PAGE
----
Presidential Debate

Clea Conner: America Needs More and Better Debates

The CEO of Open To Debate wants us to disagree more productively—especially when it comes to presidential debates.


In On Liberty, John Stuart Mill wrote, "he who knows only his own side of the case knows little of that." He was laying out the case for robust, good-faith, and systematic debate as essential to an open society. If you don't test your beliefs by engaging with people who disagree with you, you're more likely to make weak, incomplete, self-serving, or irrelevant arguments, leading to ruinous outcomes in policy matters or acrimonious misunderstandings in social life.

That's where the group Open to Debate comes in. Founded in 2006 as Intelligence Squared U.S., Open to Debate has hosted hundreds of debates with the goal of "restor[ing] critical thinking, facts, reason, and civility to American public discourse." Through a mix of online and in-person events, Open to Debate brings together artists, officials, public intellectuals, scientists, and entrepreneurs from across the ideological spectrum to work through contentious, heated, and seemingly irresolvable issues of the day.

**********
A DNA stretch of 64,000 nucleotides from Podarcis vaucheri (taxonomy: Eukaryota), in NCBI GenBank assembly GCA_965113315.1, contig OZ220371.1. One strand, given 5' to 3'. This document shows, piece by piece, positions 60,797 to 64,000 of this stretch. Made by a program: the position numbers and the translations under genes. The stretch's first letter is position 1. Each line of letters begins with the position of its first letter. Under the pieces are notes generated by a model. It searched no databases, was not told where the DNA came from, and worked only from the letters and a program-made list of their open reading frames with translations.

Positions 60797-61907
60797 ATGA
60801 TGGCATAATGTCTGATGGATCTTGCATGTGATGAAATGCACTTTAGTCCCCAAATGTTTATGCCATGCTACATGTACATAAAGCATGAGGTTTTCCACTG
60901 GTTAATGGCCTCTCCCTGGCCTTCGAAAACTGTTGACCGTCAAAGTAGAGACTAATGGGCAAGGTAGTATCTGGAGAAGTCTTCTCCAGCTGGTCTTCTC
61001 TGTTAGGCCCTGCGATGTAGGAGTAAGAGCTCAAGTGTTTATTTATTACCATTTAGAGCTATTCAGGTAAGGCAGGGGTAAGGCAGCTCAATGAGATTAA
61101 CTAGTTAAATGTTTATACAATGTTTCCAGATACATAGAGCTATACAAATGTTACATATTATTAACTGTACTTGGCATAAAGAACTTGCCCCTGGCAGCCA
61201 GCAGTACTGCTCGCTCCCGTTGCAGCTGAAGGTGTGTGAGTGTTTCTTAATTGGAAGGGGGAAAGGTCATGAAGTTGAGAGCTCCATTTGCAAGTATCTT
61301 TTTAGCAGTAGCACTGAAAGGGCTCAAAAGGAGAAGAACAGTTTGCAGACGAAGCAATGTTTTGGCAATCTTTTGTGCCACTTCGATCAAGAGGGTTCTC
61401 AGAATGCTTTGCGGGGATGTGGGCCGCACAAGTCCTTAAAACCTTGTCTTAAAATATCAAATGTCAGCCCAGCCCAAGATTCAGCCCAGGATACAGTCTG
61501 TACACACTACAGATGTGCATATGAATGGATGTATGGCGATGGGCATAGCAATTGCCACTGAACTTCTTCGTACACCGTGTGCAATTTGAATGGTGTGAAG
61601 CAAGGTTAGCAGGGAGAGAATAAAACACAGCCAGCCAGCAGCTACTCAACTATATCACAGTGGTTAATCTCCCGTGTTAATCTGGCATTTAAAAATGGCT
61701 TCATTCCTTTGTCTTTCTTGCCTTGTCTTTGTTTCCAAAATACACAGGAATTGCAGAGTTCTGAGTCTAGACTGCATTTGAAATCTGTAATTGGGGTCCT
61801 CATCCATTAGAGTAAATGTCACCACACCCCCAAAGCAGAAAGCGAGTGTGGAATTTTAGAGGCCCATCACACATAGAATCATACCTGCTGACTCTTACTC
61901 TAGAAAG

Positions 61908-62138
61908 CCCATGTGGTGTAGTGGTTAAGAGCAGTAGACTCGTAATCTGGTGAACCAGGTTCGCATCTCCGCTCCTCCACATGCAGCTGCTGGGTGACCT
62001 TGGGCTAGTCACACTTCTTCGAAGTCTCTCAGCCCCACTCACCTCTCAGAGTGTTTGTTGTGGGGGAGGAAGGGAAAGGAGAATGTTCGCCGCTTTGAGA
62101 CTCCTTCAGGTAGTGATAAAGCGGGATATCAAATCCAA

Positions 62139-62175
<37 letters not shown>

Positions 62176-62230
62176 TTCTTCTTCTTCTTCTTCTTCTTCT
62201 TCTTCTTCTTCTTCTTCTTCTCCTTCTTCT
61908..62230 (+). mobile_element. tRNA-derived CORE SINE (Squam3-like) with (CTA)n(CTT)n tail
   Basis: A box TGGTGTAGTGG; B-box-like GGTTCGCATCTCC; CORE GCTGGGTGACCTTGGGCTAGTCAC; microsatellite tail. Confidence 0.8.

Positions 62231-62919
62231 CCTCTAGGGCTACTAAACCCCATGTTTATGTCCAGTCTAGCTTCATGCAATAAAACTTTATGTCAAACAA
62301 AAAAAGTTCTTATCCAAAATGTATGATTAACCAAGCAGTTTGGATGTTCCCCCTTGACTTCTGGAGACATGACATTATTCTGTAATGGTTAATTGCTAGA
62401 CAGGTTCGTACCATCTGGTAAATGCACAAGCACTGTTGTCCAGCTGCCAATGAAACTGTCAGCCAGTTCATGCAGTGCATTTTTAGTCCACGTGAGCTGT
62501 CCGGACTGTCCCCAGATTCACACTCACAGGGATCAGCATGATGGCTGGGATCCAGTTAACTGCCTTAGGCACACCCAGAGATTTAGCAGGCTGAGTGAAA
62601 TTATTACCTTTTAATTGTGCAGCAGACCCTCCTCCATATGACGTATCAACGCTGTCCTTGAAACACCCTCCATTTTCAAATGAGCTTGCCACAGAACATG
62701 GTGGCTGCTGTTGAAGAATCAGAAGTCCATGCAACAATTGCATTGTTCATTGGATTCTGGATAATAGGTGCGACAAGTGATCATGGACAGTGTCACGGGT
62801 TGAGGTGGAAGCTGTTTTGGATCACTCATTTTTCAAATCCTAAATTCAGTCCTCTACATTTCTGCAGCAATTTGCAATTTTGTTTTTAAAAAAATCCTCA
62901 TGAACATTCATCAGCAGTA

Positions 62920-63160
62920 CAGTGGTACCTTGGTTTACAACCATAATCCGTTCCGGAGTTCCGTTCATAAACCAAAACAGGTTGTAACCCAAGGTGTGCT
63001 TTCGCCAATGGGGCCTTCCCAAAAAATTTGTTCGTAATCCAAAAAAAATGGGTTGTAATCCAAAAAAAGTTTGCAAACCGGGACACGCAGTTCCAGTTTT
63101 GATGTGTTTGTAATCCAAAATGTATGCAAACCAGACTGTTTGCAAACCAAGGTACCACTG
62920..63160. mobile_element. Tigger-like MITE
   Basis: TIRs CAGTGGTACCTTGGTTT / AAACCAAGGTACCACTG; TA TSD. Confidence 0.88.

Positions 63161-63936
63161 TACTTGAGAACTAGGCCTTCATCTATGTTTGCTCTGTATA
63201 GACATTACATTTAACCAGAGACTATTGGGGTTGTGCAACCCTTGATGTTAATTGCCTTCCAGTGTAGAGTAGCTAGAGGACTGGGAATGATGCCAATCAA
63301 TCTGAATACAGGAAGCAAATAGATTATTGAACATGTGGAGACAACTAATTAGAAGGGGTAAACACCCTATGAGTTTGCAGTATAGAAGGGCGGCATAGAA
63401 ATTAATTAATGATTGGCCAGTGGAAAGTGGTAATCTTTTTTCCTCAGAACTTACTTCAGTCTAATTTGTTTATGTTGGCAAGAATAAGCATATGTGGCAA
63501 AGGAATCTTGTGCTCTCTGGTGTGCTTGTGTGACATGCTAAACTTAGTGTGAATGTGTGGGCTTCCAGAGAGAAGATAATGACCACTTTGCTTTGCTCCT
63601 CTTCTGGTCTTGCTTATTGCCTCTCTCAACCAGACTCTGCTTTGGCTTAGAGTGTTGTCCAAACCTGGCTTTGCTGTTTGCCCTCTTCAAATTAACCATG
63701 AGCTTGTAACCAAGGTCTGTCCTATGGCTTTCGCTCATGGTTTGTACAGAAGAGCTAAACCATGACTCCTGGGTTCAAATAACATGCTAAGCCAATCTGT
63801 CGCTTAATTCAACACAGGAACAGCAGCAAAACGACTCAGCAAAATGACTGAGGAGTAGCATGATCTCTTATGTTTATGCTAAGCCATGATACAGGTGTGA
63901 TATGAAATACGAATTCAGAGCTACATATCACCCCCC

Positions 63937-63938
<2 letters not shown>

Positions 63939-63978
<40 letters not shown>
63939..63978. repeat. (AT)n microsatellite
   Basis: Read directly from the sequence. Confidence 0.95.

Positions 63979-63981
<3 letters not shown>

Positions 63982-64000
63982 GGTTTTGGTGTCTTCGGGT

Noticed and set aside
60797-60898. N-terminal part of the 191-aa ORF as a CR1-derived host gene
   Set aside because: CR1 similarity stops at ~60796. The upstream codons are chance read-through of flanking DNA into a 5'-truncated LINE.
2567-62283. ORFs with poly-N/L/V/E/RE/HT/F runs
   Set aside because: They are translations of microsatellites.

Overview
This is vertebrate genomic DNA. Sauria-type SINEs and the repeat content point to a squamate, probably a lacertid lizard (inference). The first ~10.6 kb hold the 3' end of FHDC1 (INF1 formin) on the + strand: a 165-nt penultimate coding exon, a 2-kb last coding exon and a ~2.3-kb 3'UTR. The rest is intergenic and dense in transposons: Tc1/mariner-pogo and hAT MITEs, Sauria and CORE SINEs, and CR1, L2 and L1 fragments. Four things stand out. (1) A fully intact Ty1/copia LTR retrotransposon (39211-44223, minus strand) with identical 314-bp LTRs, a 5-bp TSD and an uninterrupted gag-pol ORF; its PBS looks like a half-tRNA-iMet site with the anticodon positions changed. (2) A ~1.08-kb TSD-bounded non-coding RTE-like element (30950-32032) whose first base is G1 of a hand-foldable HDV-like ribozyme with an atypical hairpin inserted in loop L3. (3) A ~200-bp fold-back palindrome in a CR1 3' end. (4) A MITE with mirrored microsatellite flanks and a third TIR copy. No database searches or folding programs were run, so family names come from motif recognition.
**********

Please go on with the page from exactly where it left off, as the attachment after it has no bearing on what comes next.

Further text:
Reason's Katherine Mangu-Ward, for instance, was part of a debate that asked, "Is Capitalism a Blessing?" Over the years, I've argued for legalizing all drugs and against Medicare for All, net neutrality, and forgiving student loan debt. I also moderate debates for them, including one in New York about millennials taking place on June 7. Open to Debate invites audience participation, and it airs all its programming on public radio, YouTube, and the group's own website, where it provides voluminous notes and materials, all designed to help audience members reach independent and informed conclusions.

My guest today is Open To Debate's CEO, Clea Conner, who tells me about her group's mission, its name change, and its push to host actual presidential debates rather than "joint press conferences with really rehearsed talking points."

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